All the Time, No Matter What

A long time ago, I was in control of my life. I had a good job, traveled, watched an entire television show from start to finish, and went to the bathroom all by myself.

And then I fell in love and became a mother.

And that’s where my life went off the rails. In a good way. Sort of.

One year into our marriage, my husband and I asked God to bless us with children. Our friends who had started families warned us. These kids, they said, will drain you of every ounce of energy. They are dictators. You will never sleep. Your life as you know it, they said, will be over.

We brushed off their warnings. We would be different, we told ourselves. As a mother, I would be the chief executive, and my superior corporate management skills would easily translate to parenthood.
Uh huh, my friends said.

We prayed for beautiful, funny, imaginative, active, kind-hearted children. And our prayers were answered with Timothy and Charlie. They are exactly what we hoped they would be. We should have been more specific in our prayer request.

My children, these beautiful gifts to the world, have farting contests at the dinner table. They moon each other and the neighbors. They play fight club right before bed. They wander the neighborhood in their underpants and ask neighbors for snacks because “Mommy doesn’t buy us food.” They clog the toilets, draw on freshly painted walls, meltdown in the middle of the grocery store, sit on the toilets at the home improvement stores, and say inappropriate things at inappropriate times. They voluntarily put their heads in the toilet and pee in the bathtub.

Our blessings have big imaginations and no common sense. And as their mother, I have no control.

I am at their mercy.

But I love them anyway. I love my children through the good days and bad days. I love them through their pants-less days and messy days. I love them through tantrums and feet-stomping attitudes. I love them when they’re cute and when they throw up on my shoes. Because when motherhood blesses us with children — we are also given the capacity to love deeply, completely, unconditionally.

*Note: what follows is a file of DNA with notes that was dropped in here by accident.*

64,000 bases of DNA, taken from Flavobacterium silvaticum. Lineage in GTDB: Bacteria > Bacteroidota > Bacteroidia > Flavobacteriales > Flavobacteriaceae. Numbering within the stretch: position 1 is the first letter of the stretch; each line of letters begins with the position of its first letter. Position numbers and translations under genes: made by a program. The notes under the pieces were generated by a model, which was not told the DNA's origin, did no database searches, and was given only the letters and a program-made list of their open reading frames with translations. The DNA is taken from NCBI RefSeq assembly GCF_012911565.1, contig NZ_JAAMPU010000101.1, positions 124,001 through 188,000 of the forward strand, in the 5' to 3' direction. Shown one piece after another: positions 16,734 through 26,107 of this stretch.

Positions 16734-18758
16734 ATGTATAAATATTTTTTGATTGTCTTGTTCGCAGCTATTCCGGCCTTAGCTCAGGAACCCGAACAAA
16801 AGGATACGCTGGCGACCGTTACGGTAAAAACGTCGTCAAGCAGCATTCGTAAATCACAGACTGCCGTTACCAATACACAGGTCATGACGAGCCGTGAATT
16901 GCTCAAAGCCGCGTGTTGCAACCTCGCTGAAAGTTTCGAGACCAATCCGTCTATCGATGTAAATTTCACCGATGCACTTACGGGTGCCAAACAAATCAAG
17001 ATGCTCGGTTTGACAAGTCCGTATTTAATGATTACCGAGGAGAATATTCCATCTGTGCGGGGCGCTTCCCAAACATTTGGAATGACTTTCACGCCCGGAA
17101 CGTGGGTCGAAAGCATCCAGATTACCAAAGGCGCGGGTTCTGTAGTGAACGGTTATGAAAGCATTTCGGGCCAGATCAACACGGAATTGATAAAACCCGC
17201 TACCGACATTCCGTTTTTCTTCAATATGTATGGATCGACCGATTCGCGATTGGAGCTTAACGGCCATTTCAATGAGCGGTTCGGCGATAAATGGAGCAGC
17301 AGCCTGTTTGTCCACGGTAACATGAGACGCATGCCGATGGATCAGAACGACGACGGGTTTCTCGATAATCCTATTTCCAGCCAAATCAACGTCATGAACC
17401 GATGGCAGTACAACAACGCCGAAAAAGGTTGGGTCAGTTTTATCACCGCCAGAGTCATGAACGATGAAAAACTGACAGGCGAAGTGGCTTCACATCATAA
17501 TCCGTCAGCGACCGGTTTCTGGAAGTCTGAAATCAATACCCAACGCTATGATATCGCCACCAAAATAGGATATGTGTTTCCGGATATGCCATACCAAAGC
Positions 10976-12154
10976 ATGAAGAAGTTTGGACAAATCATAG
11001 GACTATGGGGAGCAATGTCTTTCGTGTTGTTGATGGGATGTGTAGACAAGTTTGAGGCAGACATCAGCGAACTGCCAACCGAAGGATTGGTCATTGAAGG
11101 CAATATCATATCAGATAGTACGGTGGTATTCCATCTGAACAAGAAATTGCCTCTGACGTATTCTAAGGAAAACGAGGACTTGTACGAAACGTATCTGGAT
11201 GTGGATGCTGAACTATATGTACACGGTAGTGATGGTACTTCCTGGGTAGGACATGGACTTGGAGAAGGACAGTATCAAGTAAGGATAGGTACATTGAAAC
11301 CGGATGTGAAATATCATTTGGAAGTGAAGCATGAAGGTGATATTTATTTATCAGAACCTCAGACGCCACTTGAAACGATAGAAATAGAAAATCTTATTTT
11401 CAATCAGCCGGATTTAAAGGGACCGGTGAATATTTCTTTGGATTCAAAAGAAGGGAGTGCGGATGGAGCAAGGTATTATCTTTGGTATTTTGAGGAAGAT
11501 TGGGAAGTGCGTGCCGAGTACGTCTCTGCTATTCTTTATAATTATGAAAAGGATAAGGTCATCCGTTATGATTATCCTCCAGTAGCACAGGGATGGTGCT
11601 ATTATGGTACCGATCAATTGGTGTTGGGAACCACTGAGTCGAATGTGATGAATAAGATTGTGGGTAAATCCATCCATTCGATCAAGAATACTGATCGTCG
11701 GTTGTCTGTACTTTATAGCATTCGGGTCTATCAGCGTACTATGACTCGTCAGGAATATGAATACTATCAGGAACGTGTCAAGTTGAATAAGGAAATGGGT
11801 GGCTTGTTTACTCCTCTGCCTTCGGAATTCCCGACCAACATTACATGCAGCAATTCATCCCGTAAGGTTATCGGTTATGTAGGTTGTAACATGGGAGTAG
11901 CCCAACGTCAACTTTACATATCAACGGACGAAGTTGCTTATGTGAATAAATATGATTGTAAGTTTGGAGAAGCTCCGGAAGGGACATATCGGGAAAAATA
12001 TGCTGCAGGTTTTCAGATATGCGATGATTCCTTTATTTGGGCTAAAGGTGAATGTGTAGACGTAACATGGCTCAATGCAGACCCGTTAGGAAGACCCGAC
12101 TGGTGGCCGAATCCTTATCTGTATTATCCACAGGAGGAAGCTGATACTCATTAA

All the time.
No matter what.
It’s the ultimate love story.

Peg McGuire

I'm Peg McGuire. My ever-so-patient husband is Joe. I married him because he's cute and kind and a really good kisser. He can also balance a check book and does not admonish me when I call him at the office to ask "have you seen my keys?" Our kids are Timothy and Charlie. They are adopted and we love them all the time no matter what. Our dog is Mitzy The Wonder Pup. She thinks that Charlie is a chew toy. We're working on that. I don't think we have a cat, fish, bird, ferret or hamster. I haven't cleaned my house in a while and one of the boys may have snuck one in. I'm one of those "mid-life" mothers. While my girlfriends from high school are bragging about their grandbabies, I'm pleading with my five-year-old to, for the love of God, wear pants when he leaves the house.
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